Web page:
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On the way to the Cat Square parade

JENNA-LEY HARRISON
Staff Writer

A holiday parade that once started as a youth event for a local church more than three decades ago now attracts more than 8,000 people from various counties. The one-of-a-kind 38th annual Cat Square Parade, set for Dec. 8 this year in Vale, started in 1973 for the Trinity Lutheran Church youth group, according to Parade Chair Jamie Houser.
He said it’s one of the only unparalleled functions in the area where people become best friends with fellow parade-goers and can watch the parade while parked alongside a country road.
In addition to antique cars, hot rods, beauty queens, Vietnam veterans, the West Lincoln High School band, an appearance from Santa and hundreds of horses, the parade features its very own Cat Square Mayor along with Miss and Little Miss Cat Square.
While the community votes each year on their newest Mayor, typically an area business owner, teacher, farmer or other “local celebrity,” parade officials randomly draw names from a list of community-nominated individuals for the categories of Miss and Little Miss Cat Square, Houser said.
Over the years, both men and women have held the coveted mayor’s title, including Houser’s mother, Barbara Houser, formerly Barbara Sain.
James Houser, a distant relative who once owned a gas station on the county’s western end, served as the event’s first Cat Square Mayor.
According to legend, parade officials said, Cat Square’s name originated from the numerous cats that used to hang around the area’s now demolished general store during the 1930s. Area residents would flock to the store to buy feed and sell cream from their farms.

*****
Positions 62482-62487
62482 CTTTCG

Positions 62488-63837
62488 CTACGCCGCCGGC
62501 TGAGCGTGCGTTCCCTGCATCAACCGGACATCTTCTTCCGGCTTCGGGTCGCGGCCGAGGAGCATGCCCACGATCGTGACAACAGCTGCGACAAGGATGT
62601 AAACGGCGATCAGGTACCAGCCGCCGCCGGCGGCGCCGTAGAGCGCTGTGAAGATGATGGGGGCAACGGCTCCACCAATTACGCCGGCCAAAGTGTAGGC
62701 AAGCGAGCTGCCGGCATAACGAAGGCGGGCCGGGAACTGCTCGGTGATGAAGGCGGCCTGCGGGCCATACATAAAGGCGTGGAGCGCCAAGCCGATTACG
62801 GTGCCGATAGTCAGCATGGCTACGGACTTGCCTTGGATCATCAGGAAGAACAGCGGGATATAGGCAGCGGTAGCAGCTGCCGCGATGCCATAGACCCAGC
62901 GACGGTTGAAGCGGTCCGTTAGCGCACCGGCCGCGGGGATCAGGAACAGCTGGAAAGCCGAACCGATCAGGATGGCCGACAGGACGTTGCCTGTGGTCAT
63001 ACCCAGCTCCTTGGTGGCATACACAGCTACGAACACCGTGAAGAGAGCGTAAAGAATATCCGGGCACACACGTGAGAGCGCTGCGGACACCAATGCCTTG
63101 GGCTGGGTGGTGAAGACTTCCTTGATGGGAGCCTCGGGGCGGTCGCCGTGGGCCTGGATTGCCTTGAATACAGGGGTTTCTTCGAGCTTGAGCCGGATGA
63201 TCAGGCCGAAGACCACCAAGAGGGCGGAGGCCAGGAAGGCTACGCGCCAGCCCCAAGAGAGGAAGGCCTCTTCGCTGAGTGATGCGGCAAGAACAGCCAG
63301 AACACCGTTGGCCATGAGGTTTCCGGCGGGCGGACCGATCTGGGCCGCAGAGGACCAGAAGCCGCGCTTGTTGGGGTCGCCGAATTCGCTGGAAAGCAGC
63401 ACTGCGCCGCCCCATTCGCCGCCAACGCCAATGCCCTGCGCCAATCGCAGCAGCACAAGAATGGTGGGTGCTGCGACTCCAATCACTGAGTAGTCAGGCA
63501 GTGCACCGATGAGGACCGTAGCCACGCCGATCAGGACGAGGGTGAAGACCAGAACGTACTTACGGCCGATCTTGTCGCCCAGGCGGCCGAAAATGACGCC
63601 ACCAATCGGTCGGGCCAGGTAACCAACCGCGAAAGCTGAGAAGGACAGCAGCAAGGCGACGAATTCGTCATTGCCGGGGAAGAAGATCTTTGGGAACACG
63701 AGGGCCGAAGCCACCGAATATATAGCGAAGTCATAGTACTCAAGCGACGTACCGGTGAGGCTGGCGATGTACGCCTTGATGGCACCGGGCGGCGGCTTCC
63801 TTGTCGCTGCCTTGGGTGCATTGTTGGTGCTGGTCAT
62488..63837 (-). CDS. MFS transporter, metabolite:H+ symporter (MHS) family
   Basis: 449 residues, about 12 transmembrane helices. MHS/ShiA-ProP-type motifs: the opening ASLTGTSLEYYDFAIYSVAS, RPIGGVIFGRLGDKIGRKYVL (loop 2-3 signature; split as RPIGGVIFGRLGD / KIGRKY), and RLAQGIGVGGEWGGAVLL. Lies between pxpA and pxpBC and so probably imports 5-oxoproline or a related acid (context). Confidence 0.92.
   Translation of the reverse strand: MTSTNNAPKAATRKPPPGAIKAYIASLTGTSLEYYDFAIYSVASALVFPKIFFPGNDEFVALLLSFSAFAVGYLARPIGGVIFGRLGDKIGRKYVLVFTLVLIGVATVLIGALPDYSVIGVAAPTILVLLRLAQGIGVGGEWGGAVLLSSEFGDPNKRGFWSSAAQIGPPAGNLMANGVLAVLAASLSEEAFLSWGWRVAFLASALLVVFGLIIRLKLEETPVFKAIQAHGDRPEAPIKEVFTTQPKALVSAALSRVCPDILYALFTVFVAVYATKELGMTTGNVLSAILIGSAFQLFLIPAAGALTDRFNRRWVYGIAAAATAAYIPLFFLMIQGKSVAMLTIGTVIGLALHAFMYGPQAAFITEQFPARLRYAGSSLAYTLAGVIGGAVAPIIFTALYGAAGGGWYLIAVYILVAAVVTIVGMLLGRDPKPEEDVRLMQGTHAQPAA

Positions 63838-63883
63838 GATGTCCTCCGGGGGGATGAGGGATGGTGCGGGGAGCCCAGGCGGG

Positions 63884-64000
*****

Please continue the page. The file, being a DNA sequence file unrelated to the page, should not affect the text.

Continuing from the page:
“Someone called it Cat Square, and it stuck,” Jamie Houser said. “But it’s (origins) have never really been confirmed.”
Parade officials said trophies will be handed out to top floats in a variety of categories including most original, best of parade, best theme, and best equestrian float.
Over the years, parade-goers have most anticipated the creative, wooden float displays crafted by local business owner Ronald Fulbright, of Fulbright Lumber Inc. in Vale.
Past designs have included airplanes, army tanks and old cars.
“It’s bigger than life,” Jamie Houser said. “He always keeps it a secret and makes it the last float before the horses at the end of the parade.”
Former WSOC and WBTV news reporter Doug Mayes will serve as this year’s grand marshall.
“He’s well-known to my generation and older generations,” Jamie Houser said. “I grew up watching him on TV.”
As grand marshall, Mayes will lead the parade followed by Lincolnton Mayor John Gilleland, Sheriff David Carpenter and other elected officials from Lincoln and surrounding counties.
Jamie Houser encourages the community, especially those who have never attended the event, to experience this year’s “down-home, country parade.”
“It’s a time of celebration for the reason of the season,” he said.
The community is also invited to vote for Cat Square Mayor, Miss and Little Miss Cat Square Saturday at Cat Square Superette in Vale.

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